This was my third long trip with one or two more people in close quarters. From the three trips, I have learned that I am good with other humans for about seven days. In all three cases, the eighth day was the tipping point for me mentally, regardless of the level of personal stress I was under. In the future, I will limit co-trips to seven days. Maybe with some alone travel up front.

    In sum, it was not as bad of a trip as it could have been, but not as good as it could have been, either. The do-over is going to rock.

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  • atomicalex
    replied
    Originally posted by Bugguts View Post
    You ground down the foot pegs?
    There was the little issue of the bike finding a home on the road. The left peg was rubbed a bit, so I refused to be held responsible for the right side. The prior renter appeared to have plenty of fun with it, somewhat more successfully than me!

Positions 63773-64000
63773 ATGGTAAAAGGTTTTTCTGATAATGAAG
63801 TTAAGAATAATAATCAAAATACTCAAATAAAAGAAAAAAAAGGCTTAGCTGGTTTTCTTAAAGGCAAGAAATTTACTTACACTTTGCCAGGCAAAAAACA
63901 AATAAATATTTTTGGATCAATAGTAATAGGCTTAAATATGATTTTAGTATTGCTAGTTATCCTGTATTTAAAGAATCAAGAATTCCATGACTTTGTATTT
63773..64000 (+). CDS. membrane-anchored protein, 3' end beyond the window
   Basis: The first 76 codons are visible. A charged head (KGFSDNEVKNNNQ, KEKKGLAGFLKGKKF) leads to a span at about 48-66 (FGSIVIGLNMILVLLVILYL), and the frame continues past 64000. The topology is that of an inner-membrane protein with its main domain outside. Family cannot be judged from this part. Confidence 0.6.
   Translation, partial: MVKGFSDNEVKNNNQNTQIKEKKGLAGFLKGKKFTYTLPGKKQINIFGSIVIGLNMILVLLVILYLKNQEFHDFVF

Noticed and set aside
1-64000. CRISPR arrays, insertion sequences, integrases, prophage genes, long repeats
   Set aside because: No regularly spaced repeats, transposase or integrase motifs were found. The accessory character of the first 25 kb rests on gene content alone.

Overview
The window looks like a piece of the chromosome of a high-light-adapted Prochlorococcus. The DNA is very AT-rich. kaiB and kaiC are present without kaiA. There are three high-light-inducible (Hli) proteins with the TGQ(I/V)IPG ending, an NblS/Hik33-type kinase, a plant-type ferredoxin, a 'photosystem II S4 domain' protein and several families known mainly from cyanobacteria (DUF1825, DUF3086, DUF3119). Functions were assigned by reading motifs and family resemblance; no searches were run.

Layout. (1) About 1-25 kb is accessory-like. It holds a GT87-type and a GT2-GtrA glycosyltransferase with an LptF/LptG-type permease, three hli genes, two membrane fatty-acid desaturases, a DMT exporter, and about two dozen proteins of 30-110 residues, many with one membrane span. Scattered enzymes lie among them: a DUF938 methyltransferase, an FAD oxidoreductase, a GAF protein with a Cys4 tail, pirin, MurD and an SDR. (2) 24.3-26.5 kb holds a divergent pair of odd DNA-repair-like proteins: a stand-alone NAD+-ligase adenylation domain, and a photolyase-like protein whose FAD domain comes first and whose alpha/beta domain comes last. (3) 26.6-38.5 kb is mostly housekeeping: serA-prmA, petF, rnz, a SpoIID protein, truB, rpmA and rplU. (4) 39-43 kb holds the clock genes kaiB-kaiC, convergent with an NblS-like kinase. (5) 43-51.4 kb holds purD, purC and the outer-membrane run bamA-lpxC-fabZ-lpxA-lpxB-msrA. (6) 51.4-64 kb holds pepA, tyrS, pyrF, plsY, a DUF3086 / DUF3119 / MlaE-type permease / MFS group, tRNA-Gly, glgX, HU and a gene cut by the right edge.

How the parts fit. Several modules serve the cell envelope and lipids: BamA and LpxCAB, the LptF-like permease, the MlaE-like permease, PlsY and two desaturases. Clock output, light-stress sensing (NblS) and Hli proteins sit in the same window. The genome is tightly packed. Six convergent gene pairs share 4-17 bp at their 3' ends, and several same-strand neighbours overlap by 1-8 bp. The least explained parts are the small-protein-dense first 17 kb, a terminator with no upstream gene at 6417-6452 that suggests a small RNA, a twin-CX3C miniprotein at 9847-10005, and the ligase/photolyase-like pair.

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  • Trials
    replied
    Holy, that's a lot of col de passes ! to the lady motorcycle juggernaut.



    & welcome home

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  • Bugguts
    replied
    Originally posted by atomicalex View Post
    Really, I refuse to be held liable for wear on the rider footpegs. A non-insignificant part of motorcycling involves putting them on the ground at speed.
    You ground down the foot pegs?

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  • atomicalex
    replied
    Western Alps: Pass List

    Note that there are a couple of duplicates. More passes were proposed, but I got sick and missed the middle Alps ones. 44 unique passes and significant routes, primarily focused on the Route des Grand Alps.

    1. Sustenpass

    2. Grimselpass

    3. Nufenenpass

    4. Sankt Gotthard by Via Tremola

    5. Furkapass

    6. Simplonpass

    7. Col de Castillon

    8. Col de Turini

    9. Col de Couillole

    10. Col de Valberg

    11. Gorges de Daluis

    12. Col de Touts Aures

    14. Col de Luens

    15. Col de Clavel

    16. Tunnel du Fayet/Grand Canyon du Verdon

    17. Col d’Illoire

    18. Col d’Olivier

    19. Col d’Ayens

    20. Route des Cretes

    21. Col d’Allos

    22. Col de la Bonette

    23. Cime de la Bonette

    24. Col de Granges Communes

    25. Col de la Lombarde

    26. Col de Larche

    27. Col de Vars